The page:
We Asked a Divorce Lawyer About the Ashley Madison Leak


Now that 32 million people have had their cheating ways made public due to the Ashley Madison hack, it's safe to assume some marriages are going to be ending. So, we reached out to divorce attorney Joseph E. Cordell of Cordell & Cordell to find out what he thinks about the leak, and what role it'll play in all of those inevitable divorces.

Have there been more calls coming in since the leak?

Cordell -- who's previously had clients who were caught on Ashley Madison -- has gotten a considerable amount of calls since the user data was leaked. "Mainly from men asking what impact the evidence would have on them in a divorce, and whether the evidence is admissible in court."

Is the evidence admissible?

"It varies from state to state, but for the most part, it's likely to be admissible, since the party offering the evidence -- their wives -- would have what's called 'clean hands,' meaning that they would not have engaged in any elicit or improper behavior -- instead, that was the action of the third party. There are a few states that probably would exclude [the evidence], but the majority of sates will permit it. The question becomes, what is its relevance?"  

What would make the evidence relevant? 

"It's often relevant, but in ways people might not expect. Most states have adopted a sort of 'no-fault' perspective to divorce. As a result, most states don't punish people in terms of property division or maintenance for marital misconduct. But, courts in virtually all states are willing to consider martial misconduct when it involves a misuse or dissipation of the party's assets -- so to the extent that any money has been used to pursue this relationship... courts will be interested."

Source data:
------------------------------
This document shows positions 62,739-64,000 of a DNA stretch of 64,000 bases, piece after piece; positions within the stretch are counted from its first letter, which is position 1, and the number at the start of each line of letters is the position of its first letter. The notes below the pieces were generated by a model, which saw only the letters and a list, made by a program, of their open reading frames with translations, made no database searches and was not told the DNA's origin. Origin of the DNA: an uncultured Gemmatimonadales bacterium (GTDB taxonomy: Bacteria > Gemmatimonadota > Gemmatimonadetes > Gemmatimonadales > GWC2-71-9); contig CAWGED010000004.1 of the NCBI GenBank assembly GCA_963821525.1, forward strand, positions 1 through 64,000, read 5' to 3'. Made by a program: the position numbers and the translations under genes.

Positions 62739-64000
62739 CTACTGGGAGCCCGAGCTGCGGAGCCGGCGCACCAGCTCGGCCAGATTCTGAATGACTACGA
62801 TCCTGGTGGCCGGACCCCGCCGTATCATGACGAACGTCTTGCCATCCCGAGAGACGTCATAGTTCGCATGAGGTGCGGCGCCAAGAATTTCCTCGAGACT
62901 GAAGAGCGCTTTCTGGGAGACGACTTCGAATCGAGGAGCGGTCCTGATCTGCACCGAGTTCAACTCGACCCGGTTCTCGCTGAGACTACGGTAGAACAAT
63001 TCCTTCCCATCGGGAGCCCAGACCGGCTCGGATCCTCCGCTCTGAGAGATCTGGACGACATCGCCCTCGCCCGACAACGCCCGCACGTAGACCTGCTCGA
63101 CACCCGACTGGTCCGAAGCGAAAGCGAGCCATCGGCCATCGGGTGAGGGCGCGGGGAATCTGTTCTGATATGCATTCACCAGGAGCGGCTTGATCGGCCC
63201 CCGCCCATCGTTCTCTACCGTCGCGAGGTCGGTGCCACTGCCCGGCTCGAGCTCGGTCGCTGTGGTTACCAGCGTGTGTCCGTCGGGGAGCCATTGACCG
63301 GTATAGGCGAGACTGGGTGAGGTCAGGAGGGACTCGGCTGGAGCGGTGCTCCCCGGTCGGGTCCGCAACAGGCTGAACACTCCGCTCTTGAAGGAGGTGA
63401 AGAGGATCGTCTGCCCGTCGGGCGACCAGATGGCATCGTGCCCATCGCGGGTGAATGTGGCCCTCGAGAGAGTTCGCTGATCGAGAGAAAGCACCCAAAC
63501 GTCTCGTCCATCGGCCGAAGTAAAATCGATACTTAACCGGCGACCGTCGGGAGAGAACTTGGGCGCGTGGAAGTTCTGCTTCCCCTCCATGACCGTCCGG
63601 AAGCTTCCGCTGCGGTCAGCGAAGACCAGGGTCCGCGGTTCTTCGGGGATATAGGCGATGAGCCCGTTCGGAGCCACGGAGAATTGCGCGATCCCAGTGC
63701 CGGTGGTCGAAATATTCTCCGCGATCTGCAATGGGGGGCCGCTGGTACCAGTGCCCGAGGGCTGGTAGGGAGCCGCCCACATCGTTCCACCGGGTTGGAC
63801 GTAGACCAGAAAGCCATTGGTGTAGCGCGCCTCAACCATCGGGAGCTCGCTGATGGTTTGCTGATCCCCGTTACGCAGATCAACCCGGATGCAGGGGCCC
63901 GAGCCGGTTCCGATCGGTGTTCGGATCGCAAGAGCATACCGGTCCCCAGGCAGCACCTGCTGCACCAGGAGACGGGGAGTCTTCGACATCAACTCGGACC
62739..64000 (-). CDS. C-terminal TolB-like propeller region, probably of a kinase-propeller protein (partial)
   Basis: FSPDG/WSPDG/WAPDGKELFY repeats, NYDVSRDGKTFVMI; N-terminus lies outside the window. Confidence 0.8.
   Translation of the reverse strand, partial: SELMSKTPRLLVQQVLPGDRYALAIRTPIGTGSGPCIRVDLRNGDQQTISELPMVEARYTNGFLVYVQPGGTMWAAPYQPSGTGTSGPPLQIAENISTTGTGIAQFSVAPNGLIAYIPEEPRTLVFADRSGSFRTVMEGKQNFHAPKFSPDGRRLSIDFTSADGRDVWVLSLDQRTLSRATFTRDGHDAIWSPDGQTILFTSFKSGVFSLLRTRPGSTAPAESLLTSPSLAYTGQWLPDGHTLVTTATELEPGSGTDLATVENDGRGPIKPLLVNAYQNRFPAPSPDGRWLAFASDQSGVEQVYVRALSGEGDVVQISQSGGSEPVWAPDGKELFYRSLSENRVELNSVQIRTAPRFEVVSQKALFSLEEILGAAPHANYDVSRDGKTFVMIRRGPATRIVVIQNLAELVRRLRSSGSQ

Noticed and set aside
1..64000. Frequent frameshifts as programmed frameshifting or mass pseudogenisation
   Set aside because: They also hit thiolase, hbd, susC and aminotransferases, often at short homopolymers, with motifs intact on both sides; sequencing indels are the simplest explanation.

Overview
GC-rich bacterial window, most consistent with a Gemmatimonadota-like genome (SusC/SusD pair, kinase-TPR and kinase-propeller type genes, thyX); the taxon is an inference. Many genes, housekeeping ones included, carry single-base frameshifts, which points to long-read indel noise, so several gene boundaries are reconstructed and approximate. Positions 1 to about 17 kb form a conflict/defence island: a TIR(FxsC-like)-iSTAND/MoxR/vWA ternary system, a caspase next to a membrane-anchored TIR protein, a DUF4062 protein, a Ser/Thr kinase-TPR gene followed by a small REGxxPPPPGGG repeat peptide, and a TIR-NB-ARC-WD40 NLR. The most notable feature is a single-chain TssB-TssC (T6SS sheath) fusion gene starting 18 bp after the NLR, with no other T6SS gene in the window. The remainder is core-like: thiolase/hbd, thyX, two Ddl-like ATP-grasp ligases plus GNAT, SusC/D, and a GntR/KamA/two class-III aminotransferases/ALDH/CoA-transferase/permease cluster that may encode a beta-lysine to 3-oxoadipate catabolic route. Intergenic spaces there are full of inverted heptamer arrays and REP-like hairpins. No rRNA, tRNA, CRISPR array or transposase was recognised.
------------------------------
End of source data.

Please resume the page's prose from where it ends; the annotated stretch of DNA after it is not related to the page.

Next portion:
Martial misconduct is also relevant when it comes to custody battles, "to the extent that it shows that somebody's lifestyle, or their habits, or the people that they have in their home would not be wholesome for the safety of the child and would affect the best interest of the child -- then it's relevant, and it's testimony that the court should and would hear.

How embarrassing is this going to get?

"So in cases like that, at a minimum, it becomes very embarrassing for the party -- the discovery of something like Ashley Madison would tend to stimulate a number of questions." Cordell also says that the other party may send out subpoenas if they know who their spouse cheated on them with, and they may bring that person in for a deposition.

"That kind of psychological warfare, I'd be worried the opposing council would be inclined to engage in that -- and that can occur in a lot of ways that embarrasses the client. But to the extent that it would have any impact on the best interest of the children, yeah, it's relevant for custody. And, for example, if it were the wife that had the affair, I would want to confirm the extent of the relationship. I would want to know more about this guy. And the moment I send out a subpoena to this guy, then guess what -- his wife now knows. So, it can spread like a bad cold. "


What's the best advice you could give your client in this situation?